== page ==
Russian Art Exhibitors Face Five Years for Clash With Orthodox Fundamentalists

Just as Christianity Today reports on the persecution of Jehovah’s Witnesses in Russia (a subject of this blog here), the AP provides details on the “anti-religious trial” currently underway in Moscow:

Yuri Samodurov, who manages the Andrei Sakharov Museum, was charged after holding an exhibit titled “Caution, Religion” in January 2003.

Samodurov and his colleague, Lyudmila Vasilovskaya, face up to five years in prison and a fine of up to $17,000 if found guilty of inciting religious hatred, while artist Anna Mikhalchuk faces a prison term of up to four years and a fine…

And what exactly did they exhibit to face such a heavy penalty?

Exhibited works by about 40 artists included a Russian Orthodox-style icon with a hole instead of a head where visitors could insert their faces.

Another work featured a Coca-Cola logo against the usual red background but with Jesus’ face drawn next to it and the words, “This is my blood.”

The AP also adds that:

The exhibit was vandalized four days after its opening. The six attackers were detained and charged with hooliganism, but the charges were dropped after a publicity campaign conducted by a Russian Orthodox priest.

And who would the priest be? Art News Online reports:

In January 2003, a gang of Russian Orthodox activists destroyed an exhibition in the Sakharov Museum and Public Center called “Caution! Religion.” Last December two Sakharov Museum…

The vandals were locked in the gallery by an alert custodian and arrested by the police. But they had influential protectors. All of them were members of the congregation of St. Nicholas in Pyzhi, whose archpriest, Alexander Shargunov, is a well-known radical fundamentalist. A graduate of the Institute of Foreign Languages in Moscow and a former translator of poetry, Shargunov abandoned literature for the priesthood and since the early 1980s has been campaigning for the canonization of Russia’s last czar, Nicholas II, and his family. In 1997 he established a movement called the Social Committee “For the Moral Revival of the Fatherland.” In 2001 the committee’s Web site carried instructions on how to vandalize “immoral” billboards by splashing paint on them, and followers promptly destroyed 150 billboards in Moscow. Now the Social Committee is agitating against the ad campaign for the popular Red Devil Energy Drink, which Shargunov believes promotes Satanism.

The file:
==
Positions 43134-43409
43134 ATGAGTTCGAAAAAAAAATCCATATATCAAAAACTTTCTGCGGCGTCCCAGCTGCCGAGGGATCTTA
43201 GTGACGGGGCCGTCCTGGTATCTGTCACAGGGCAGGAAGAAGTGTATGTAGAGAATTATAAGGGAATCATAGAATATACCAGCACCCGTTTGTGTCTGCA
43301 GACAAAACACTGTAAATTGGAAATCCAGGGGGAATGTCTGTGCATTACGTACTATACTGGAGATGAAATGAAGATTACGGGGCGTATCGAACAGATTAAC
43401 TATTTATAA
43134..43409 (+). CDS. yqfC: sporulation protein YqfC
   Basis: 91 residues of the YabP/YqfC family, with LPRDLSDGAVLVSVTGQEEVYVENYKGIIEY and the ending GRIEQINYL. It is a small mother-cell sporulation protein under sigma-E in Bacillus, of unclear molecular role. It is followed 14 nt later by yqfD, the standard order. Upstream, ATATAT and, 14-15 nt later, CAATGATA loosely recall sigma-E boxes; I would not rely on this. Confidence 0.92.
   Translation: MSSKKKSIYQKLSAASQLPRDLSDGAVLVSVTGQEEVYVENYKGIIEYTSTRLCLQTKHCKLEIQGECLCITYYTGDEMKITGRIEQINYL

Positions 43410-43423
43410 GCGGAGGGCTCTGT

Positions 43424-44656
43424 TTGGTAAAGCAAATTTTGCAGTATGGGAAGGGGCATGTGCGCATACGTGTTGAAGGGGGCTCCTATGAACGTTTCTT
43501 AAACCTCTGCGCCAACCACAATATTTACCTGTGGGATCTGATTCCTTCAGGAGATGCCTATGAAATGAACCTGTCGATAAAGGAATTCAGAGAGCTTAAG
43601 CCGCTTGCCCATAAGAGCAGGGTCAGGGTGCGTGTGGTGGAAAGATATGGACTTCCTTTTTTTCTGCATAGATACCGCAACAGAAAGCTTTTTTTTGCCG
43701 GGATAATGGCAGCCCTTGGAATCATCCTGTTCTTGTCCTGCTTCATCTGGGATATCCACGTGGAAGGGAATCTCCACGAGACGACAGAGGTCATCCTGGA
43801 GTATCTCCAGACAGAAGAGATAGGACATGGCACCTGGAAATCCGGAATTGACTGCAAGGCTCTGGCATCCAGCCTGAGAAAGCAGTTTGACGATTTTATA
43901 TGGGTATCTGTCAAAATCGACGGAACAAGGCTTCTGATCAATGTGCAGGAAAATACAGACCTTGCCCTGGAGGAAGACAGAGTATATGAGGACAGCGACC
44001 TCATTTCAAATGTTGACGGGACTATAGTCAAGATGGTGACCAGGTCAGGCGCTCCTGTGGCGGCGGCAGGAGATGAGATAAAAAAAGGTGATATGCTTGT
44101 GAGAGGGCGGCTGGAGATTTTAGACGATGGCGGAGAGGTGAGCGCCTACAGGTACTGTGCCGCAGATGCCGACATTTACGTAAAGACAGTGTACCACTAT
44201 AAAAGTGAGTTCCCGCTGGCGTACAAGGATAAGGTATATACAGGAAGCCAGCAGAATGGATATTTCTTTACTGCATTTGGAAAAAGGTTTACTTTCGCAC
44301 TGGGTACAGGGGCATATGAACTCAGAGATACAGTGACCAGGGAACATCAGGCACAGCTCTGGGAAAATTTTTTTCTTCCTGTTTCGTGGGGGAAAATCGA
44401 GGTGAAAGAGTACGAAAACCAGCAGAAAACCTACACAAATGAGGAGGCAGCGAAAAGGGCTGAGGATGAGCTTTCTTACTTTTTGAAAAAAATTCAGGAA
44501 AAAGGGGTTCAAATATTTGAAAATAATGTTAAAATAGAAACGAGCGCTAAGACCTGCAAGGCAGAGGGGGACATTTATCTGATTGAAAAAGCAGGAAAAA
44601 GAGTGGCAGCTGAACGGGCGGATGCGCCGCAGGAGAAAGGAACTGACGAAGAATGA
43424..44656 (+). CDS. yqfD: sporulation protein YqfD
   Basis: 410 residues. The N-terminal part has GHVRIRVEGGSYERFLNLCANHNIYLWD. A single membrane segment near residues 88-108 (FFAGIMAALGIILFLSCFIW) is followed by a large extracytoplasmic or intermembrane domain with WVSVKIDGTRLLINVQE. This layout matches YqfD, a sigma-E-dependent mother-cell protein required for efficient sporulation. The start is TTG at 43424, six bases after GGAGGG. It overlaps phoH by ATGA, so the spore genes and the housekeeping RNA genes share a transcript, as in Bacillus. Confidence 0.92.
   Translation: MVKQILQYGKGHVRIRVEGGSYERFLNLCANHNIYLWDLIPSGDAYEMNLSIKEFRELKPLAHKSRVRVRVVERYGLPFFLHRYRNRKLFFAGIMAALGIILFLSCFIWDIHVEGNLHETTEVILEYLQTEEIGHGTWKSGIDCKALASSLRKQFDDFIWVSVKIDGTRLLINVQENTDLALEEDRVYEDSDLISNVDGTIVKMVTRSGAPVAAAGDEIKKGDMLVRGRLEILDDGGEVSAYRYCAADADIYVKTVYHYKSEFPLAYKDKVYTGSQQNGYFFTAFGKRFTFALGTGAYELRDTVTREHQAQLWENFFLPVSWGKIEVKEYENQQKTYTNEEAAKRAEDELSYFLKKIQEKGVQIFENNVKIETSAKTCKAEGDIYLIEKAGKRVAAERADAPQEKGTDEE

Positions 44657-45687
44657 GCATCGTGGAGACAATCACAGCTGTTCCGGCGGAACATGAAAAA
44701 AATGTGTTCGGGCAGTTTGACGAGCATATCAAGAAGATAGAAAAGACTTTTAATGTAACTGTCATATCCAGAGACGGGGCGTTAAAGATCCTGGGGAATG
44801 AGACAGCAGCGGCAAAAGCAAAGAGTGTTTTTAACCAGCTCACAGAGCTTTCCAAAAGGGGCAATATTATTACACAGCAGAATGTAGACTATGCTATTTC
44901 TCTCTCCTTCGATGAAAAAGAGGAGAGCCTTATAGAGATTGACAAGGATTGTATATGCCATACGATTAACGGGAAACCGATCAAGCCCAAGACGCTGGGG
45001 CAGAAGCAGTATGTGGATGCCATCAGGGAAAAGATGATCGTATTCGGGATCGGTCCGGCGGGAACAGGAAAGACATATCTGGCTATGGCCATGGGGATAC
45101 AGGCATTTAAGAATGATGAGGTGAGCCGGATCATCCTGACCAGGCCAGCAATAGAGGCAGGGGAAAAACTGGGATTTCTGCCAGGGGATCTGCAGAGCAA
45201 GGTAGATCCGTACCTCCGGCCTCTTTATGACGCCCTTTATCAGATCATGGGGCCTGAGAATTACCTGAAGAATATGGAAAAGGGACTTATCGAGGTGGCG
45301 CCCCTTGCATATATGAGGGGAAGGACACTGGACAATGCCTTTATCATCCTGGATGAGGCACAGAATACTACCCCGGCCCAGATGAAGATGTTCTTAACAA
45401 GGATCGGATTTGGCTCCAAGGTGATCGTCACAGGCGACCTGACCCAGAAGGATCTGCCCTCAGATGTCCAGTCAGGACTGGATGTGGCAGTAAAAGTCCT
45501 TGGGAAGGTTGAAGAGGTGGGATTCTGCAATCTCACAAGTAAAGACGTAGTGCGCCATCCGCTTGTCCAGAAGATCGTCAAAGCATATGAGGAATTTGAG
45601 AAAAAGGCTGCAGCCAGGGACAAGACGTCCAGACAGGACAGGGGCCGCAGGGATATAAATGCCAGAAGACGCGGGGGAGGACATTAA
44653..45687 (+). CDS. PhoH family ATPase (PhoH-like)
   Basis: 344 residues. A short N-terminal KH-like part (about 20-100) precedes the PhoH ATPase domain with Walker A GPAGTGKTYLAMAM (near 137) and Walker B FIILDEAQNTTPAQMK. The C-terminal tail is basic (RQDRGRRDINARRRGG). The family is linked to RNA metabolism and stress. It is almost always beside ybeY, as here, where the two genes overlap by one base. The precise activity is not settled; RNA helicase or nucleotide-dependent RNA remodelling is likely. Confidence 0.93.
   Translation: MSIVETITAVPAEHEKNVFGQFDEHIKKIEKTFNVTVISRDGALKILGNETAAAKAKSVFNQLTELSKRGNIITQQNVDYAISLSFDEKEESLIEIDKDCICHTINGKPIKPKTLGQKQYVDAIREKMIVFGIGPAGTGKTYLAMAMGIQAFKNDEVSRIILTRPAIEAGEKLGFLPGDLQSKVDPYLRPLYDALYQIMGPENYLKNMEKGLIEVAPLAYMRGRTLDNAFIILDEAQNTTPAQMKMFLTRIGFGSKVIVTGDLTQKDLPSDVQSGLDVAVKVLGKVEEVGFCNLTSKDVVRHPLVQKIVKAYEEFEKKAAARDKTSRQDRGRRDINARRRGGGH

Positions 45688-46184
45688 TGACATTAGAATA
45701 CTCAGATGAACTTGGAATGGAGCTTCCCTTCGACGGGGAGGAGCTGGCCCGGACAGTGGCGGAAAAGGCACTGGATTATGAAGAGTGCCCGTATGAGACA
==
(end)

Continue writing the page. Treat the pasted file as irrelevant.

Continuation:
Shargunov, as it happens, was a subject of the very first day of this blog, where I noted both his pamphlet about the soldier Evgeny Rodionov and his compilation about Tsar Nicolas II, that states that:

Even if many will become silent out of fear of the Jews about the murder of the Royal passion-bearers, the rocks will cry out.

Funnily, that doesn’t count as inciting religious hatred…

The outcome of the trial would appear to be a foregone conclusion, their guilt having already been affirmed by the Russian Parliament:

In February 2003, the Duma passed a decree stating that the 1999 exhibition’s purpose had been to incite religious hatred and to insult the feelings of believers and the Orthodox Church. The state prosecutor was ordered to take action against the organizers, with 265 of 267 deputies present approving the measure. Sergei Yushenkov, leader of the Liberal Russia party and one of the two who voted against the measure, mounted the podium and stated sadly, “We are witnessing the origin of a totalitarian state led by the Orthodox Church.” (Yushenkov was murdered in Moscow a few weeks later. Four men were convicted of his murder in March.)

However, Art News notes also that the Patriarchate itself is not calling for the harsh penalty against Samodurov. Probably his defence of Chechen human rights is the real reason the government wants him put away: the outrage of religious fundamentalists is just a means to an end.